Symmetrix and the death of monolithic arrays
V-Max is modular through and through
Burke says RapidIO was selected for its " non-blocking, low latency, high bandwidth, parallelism and cost efficiency – RapidIO has been used in a broad range of embedded applications from MRI systems to military fighter jets." He adds: "the Virtual Matrix Architecture doesn’t limit the fabric to being 2 RapidIOs; it could be 4 or 8 RapidIO networks running in parallel, or it could be built on a different infrastructure altogether – InfiniBand, FCoE/DCE (Data Centre Ethernet) – or whatever comes along in the coming years."
Geographic V-Max clusters
This 8-controller plus ASIC idea with back-end storage aggregated into a single virtual pool is reminiscent of 3PAR's T-class Inserv array. It even resembles a CX-4 Clariion controller with a virtual matrix backend according to one storage commentator. That would also play to the notion that V-Max is monolithic Symmetrix storage re-invented in a modular storage style.
Of course it should go way beyond that. We understand that the V-Max architecture can cope with 256 engines - 256 modular array components - and that these can be, or rather will be able to be, linked across geographical distances. That means that the global memory can be kept coherent across geographic distances and so can the single virtual storage pool.
It means in turn that data, such as virtual machine (VM) files and VM app data can be moved, or will be moved, automatically by the FAST software from one part of this geographically tightly-coupled storage cluster to another. This will work for both VMware and for Hyper-V. The idea of virtually instantaneous disaster recovery and optimising workload performance across hundreds of storage processors, across geographic distances, is very attractive.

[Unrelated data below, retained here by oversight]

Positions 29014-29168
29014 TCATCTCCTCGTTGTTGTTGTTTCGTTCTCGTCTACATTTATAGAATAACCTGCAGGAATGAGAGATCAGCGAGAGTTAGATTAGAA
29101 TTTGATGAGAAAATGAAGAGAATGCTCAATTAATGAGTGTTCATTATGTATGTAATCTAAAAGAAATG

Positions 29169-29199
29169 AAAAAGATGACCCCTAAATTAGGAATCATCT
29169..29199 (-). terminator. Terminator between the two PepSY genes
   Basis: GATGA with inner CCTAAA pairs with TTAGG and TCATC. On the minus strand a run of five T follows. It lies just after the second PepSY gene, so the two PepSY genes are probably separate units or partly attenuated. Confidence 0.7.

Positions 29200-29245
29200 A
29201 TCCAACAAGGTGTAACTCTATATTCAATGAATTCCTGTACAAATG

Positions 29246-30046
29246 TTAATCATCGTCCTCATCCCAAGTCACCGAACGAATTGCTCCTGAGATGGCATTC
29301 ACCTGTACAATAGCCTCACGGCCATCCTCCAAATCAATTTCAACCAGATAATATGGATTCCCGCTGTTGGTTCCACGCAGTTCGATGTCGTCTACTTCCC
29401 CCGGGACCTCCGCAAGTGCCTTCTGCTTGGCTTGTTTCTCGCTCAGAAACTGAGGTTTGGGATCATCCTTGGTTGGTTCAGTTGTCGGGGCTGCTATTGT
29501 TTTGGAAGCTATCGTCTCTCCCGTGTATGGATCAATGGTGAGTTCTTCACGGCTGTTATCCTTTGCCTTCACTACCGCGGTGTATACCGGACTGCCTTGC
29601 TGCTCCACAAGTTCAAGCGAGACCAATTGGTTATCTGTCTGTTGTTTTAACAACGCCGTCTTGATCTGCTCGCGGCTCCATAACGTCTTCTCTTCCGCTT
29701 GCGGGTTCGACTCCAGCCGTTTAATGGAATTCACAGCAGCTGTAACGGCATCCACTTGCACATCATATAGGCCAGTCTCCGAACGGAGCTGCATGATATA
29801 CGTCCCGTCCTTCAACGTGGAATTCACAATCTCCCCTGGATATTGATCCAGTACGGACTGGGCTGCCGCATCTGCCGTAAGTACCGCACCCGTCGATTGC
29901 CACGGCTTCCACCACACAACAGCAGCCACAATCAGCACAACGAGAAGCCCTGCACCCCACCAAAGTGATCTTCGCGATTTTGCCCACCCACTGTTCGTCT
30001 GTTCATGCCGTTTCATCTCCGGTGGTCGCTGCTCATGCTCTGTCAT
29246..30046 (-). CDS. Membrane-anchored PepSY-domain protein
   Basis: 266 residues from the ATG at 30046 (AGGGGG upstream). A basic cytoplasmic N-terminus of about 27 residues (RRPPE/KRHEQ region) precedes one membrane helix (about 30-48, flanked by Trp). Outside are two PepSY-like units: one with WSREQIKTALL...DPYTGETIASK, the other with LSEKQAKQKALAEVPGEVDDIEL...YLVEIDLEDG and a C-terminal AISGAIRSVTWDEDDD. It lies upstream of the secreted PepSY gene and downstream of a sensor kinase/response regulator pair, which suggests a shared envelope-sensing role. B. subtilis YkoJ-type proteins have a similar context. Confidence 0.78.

Another aspect is that, from a virtualised data centre point of view, V-Max looks like storage that can be managed by and for virtualised servers, along with virtualised networks. The three virtualised elements of a virtual data centre - servers, storage and networking - will be able to work together for and be managed together by virtual data centre software. (There is a VMware announcement coming on April 21st, which will probably expand on this.)
A question is whether the RapidIO switches that are currently available can cope with 256 V-Max engines. These switches collectively form a fabric with a backplane that provides the very high bandwidth and low latency interconnect glue enabling the separate V-Max engines to function as one. Increasing the number of engines sending messages across that backplane by a factor of 32 would greatly increase the packet load. Can RapidIO cope?
InfiniBand is looking set to have virtual segments created and it may be that RapidIO may go in the same direction. Alternatively, a different protocol might be used in future, with RapidIO bridges, as Burke alludes to above. It's understood that V-Max can have a different interconnect protocol applied if, say, the InfiniBand or 10gigE suppliers come up with a better one. The details of the interconnect are not visible to the software running in the V-Max engine processors so slotting in a new interconnect should not affect the upper layers of the V-Max architecture.
With EMC seeing that physical backplane designs simply cannot scale enough to support the potentially thousands of VMs running in a virtual data centre, it seems intuitively obvious that HDS and IBM will come to the same conclusion.
Their USP-V and DS8000 architectures will have to evolve to modularity too. Interestingly, NetApp is radically enhancing its storage array clustering capability with ONTAP 8.0 expected in a month or two, and has already said additional high-end hardware systems are on its roadmap.
We might see the top four storage array suppliers - EMC, HDS, IBM and NetApp (HP and Sun OEM HDS USP-V arrays) - all transitioning to scale-up/scale-out modular architectures at the high end of their product lines. ®
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